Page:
Empowering the Practice of Personalized Medicine: The Evolving Role of Pathology in Cancer Diagnostics
An Interview With Pranil K. Chandra, DO
PathGroup is a diagnostic and clinical service company providing comprehensive anatomic, clinical, and molecular pathology services. They are committed to providing diagnostic expertise, precision technologies, and innovative services to give physicians and their patients personalized information for targeted therapies that lead to the best possible patient outcomes.
PathGroup works with individual and contract research partners in developing platforms for improved molecular intelligence. Their molecular diagnostics facility includes a dedicated Clinical Laboratory Improvement Amendments–validated laboratory and a full menu of molecular testing options. Through their collaboration with GenoSpace and Thomson Reuters, they offer their new assay PathGroup SmartGenomics Next-Generation Sequencing (NGS), providing information on genes, gene variants and their therapeutic implications, and place diverse real-time data into clinically actionable context for oncologists and researchers. Further, PathGroup SmartGenomics NGS provides a decision support tool for identifying not only potential treatments and clinical trial opportunities for patients but also elucidation on why previous therapies may have failed and forward-looking intelligence on new therapeutic agent targets.
PMO had the pleasure of speaking with Dr Pranil K. Chandra at PathGroup about the changing role of the pathologist in personalizing care, the responsiveness of pathology as a discipline to cancer care needs, and the future goals of PathGroup.
PMO The practicing oncologists who read Personalized Medicine in Oncology are constantly learning about innovations in personalized medicine techniques and how to implement them into their practices. From that perspective, it is useful to provide optimal clarity about how pathology and hematopathology help drive the spread and adoption of personalized medicine in oncology. Could you please describe the role of pathology laboratory services and your mission at PathGroup in this iterative progression of personalized medicine?
Dr Chandra Pathology is undergoing a transformative change, especially in cancer diagnostics. Integrating molecular information into our testing is now critical to provide information to our clinicians that yield diagnostic, prognostic, and/or therapeutic utility. As the director of molecular pathology services at PathGroup, I provide clinical and administrative leadership to our molecular operations that deliver comprehensive and world-class molecular testing to our clients and empower the practice of personalized, precision medicine. The literature now clearly shows that these efforts add value, lead to better patient outcomes, and decreased healthcare costs and burden. In fact, information from pathology laboratories drives more than two-thirds of clinical management decisions and accounts for less than 5% of total healthcare costs.
PMO PathGroup’s capabilities – consisting of laboratory work, oncology diagnostics, specialized PathGroup applications and technologies – are too extensive to cover in 1 interview. What areas would you like to focus on to provide practicing oncologists insights into the role of pathology in galvanizing personalized medicine in cancer care, and what are some significant advances that you would like to describe?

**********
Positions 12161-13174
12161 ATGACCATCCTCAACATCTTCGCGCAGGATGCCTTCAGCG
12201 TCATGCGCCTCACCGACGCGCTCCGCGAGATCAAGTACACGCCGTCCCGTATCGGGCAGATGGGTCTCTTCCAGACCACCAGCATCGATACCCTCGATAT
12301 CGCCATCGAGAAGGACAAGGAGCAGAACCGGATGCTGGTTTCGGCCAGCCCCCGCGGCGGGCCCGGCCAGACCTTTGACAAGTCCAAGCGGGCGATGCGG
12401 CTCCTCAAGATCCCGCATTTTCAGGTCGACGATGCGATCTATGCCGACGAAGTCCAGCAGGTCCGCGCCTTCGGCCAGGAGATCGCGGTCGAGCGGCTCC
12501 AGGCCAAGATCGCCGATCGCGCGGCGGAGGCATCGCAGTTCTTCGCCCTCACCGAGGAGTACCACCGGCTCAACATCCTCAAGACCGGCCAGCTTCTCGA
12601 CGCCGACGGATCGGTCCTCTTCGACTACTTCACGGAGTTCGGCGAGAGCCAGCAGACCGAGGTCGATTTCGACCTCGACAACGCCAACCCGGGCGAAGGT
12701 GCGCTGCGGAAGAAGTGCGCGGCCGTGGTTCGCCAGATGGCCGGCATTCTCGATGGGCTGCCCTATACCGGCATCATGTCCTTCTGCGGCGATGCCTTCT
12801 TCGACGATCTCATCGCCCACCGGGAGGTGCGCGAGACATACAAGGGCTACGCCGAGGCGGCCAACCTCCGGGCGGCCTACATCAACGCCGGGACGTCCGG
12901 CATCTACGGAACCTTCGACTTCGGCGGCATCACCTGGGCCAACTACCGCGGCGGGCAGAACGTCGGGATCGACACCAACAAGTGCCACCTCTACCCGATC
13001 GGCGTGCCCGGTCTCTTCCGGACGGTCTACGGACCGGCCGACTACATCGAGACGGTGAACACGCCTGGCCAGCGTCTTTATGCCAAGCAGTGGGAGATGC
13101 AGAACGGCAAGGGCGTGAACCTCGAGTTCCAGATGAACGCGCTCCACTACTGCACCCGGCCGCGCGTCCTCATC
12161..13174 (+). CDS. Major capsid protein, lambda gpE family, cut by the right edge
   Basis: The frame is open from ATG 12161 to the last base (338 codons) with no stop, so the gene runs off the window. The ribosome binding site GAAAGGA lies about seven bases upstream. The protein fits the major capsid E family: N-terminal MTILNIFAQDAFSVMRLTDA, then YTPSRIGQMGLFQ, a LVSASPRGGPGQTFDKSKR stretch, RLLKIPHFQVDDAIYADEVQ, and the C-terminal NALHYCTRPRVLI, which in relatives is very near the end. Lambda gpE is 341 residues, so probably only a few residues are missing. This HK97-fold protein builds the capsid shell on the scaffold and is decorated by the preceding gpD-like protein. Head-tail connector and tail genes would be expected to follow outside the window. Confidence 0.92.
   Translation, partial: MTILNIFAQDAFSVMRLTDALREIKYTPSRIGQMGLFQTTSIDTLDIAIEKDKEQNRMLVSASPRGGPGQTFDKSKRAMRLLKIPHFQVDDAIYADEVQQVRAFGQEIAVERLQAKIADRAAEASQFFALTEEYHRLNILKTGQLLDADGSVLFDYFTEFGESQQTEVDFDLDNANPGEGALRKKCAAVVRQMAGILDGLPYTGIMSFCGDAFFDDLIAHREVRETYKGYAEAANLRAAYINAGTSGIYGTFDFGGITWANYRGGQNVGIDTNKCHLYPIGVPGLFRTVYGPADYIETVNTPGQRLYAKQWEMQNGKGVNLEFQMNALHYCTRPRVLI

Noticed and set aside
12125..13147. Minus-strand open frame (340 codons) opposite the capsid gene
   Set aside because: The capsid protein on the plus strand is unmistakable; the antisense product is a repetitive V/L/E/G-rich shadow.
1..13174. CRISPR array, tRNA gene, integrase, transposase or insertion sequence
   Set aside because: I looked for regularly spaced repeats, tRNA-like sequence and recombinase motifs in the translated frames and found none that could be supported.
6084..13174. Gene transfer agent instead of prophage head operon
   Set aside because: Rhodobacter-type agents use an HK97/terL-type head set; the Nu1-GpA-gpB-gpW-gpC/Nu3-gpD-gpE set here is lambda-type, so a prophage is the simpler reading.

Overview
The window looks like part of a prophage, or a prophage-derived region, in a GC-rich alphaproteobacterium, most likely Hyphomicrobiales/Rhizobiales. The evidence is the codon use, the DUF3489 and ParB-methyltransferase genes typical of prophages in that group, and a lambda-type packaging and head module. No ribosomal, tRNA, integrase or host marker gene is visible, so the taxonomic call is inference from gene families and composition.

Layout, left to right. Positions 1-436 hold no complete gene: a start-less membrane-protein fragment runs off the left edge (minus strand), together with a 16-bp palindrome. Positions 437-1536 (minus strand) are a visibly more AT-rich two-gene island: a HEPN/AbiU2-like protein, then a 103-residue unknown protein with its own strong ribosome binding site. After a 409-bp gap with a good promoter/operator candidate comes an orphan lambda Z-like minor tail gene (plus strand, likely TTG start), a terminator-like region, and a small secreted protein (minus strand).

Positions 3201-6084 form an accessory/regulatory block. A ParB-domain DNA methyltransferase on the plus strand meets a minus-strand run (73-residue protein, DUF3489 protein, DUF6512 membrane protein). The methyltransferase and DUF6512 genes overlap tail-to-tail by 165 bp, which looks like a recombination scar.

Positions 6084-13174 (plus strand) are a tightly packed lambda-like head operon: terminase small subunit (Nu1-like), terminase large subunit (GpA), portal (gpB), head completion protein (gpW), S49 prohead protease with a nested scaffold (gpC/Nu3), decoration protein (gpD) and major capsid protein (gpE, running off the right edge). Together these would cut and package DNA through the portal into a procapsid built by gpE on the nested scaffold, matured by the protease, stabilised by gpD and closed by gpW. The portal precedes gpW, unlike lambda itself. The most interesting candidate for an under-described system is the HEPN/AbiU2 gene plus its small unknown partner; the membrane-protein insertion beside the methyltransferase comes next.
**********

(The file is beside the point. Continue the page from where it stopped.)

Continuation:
Dr Chandra We have invested in both NGS and array comparative genomic hybridization to maximize the likelihood of identifying actionable genomic alterations and being mindful of the resulting immense amount of genomic data that will be produced. Through our partnership with GenoSpace and Thomson Reuters, we have developed customized tools that allow clinical genomicists in our molecular pathology practice to interpret genomic changes based on what exists in regularly curated genomic knowledge databases in a robust and scalable fashion. These tools allow us to distill the findings to clinically actionable decision points and produce molecular reports that are educational, lucid, and interactive.
PMO How can practicing oncologists retain a working knowledge of innovations in pathology amidst the growth of personalized medicine on the pathology laboratory front?
Dr Chandra It is becoming increasingly difficult to keep up with the rapid advances in genomic medicine and molecular oncology. To address this, we have recently launched an interactive physician portal that functions to educate community-based oncologists on the latest developments in precision oncology and to support scientifically driven clinical decision making. We have also developed online tools and webinars, which are available to physicians and healthcare providers both internal and external to our organization.
PMO What has been your focus or mission for making pathology responsive to cancer care needs?
Dr Chandra The division of molecular pathology services has 3 main goals for 2014. The first is to establish a national reputation for our efforts. We continue to form strategic partnerships and engage in projects that build a quality reputation and brand in molecular testing, which we promote as “SmartGenomics.” SmartGenomics testing includes advanced molecular tumor profiling such as NGS and/or microarray. The second is to overlay these cutting-edge and advanced oncogenomic diagnostic tools in a manner that allows a comprehensive and complementary analysis of cancer tissue. At times certain genomic aberrations may be missed by one technology, and this entails utilizing additional tests in a responsible fashion. Protein overexpression is a prime example that may require a test known as immunohistochemistry to be utilized in conjunction with NGS and cytogenomic microarray (aCGH). The third is to build an infrastructure to efficiently manage the enormous amount of genomic information that will result from our testing and both aggregate and integrate those findings in a lucid summary report. This is the reason for our partnership with GenoSpace and Thomson Reuters.
PMO Can you elaborate on the partnership between PathGroup, GenoSpace, and Thomson Reuters?